Children’s apparel retailer Gymboree is expected to file for bankruptcy in the coming weeks after missing a $171 million interest payment due June 1. As of June 2, Gymboree has a 30-day grace period to make a belated payment, according to an SEC filing.
The retailer has been in talks with investment banks and advisors on ways to repair its balance sheet since January 2017. With the missed payment, valued at a 9.125% rate through 2018, S&P Global Ratings lowered the company’s debt rating to “D” for default. Roughly $872 million of the company’s roughly $1.1 billion total debt is due within 12 months, with S&P noting that “operating trends continue to deteriorate.”
“We do not expect [Gymboree] to make this payment or any other payments on its debt obligations, and expect a general default given ongoing lender negotiations,” S&P Global Ratings wrote in a note to clients Friday.
The combination of massive debt and weak financial results has made Gymboree a prime candidate for bankruptcy. In February 2017, Moody’s Investors Service named Gymboree as one of 19 retailers with a very high credit risk. Recently bankrupt Rue21 made the list, as well as troubled brands such as Sears Holdings, Bon-Ton Stores, J.Crew and Claire’s Stores.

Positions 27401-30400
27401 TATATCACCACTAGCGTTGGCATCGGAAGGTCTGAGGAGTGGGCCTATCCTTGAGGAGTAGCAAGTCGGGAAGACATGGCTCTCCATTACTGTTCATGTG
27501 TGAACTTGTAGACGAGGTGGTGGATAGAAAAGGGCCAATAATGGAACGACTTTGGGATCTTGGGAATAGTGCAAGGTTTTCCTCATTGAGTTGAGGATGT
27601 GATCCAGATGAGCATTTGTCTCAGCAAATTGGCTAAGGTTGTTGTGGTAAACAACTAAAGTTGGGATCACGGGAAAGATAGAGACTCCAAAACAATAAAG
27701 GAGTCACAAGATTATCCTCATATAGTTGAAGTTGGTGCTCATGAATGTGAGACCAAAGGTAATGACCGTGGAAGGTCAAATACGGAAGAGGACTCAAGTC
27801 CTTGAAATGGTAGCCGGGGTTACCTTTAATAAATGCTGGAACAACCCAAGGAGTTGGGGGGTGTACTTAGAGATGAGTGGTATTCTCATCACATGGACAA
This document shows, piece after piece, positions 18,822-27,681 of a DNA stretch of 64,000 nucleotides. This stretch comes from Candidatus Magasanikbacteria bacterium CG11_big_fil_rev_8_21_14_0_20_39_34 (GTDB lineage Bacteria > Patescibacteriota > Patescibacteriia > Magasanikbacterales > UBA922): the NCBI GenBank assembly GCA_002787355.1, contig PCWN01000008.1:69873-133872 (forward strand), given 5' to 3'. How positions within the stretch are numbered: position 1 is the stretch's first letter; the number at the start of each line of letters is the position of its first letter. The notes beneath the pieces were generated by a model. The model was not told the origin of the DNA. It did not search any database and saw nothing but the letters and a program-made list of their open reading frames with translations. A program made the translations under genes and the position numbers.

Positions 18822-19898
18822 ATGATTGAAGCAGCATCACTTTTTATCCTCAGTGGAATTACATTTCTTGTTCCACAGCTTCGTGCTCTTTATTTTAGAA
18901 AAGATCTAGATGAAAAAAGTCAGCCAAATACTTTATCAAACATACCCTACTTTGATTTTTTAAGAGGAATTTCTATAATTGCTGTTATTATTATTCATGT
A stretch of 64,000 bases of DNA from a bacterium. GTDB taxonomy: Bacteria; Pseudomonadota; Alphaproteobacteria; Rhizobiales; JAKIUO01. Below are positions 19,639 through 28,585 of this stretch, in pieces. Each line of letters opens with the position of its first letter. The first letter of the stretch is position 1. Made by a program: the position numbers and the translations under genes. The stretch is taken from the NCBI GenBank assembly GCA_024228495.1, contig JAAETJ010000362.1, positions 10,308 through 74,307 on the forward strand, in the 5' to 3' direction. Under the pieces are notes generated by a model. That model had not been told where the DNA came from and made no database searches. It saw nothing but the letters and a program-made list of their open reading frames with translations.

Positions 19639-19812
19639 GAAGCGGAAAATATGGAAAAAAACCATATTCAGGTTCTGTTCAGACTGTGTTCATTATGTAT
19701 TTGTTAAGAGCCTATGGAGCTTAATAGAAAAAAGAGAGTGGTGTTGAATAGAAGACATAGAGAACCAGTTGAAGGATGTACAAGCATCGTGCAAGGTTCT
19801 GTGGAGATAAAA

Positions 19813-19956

If it is unable to make the payment, Gymboree would join a long list of other retailers that have filed for bankruptcy in 2017, including Payless ShoeSource, Rue21, BCBG Max Azria, hhgregg, The Limited, RadioShack, Wet Seal, Eastern Outfitters, Gordmans, Gander Mountain and MC Sports.
Gymboree operates approximately 1,300 stores under three brands: Gymboree, Janie & Jack and Crazy 8. The retailer has posted losses for the last several years amid increased competition from online retailers and discount/off-price brands. In Q2, the company posted a 5% decline in same-store sales. Net sales declined 6.4% to $356.8 million, while the brand took a $368.1 million goodwill and intangible asset impairment charge and an $11.6 million charge related to excess inventories.
In May, Gymboree appointed a new CEO, Daniel Griesemer, who had run teen apparel retailer Tilly’s for approximately five years until 2015. Griesemer will have the difficult position of restructuring the retailer out of its debt, which may or may not include a decision to file for bankruptcy protection.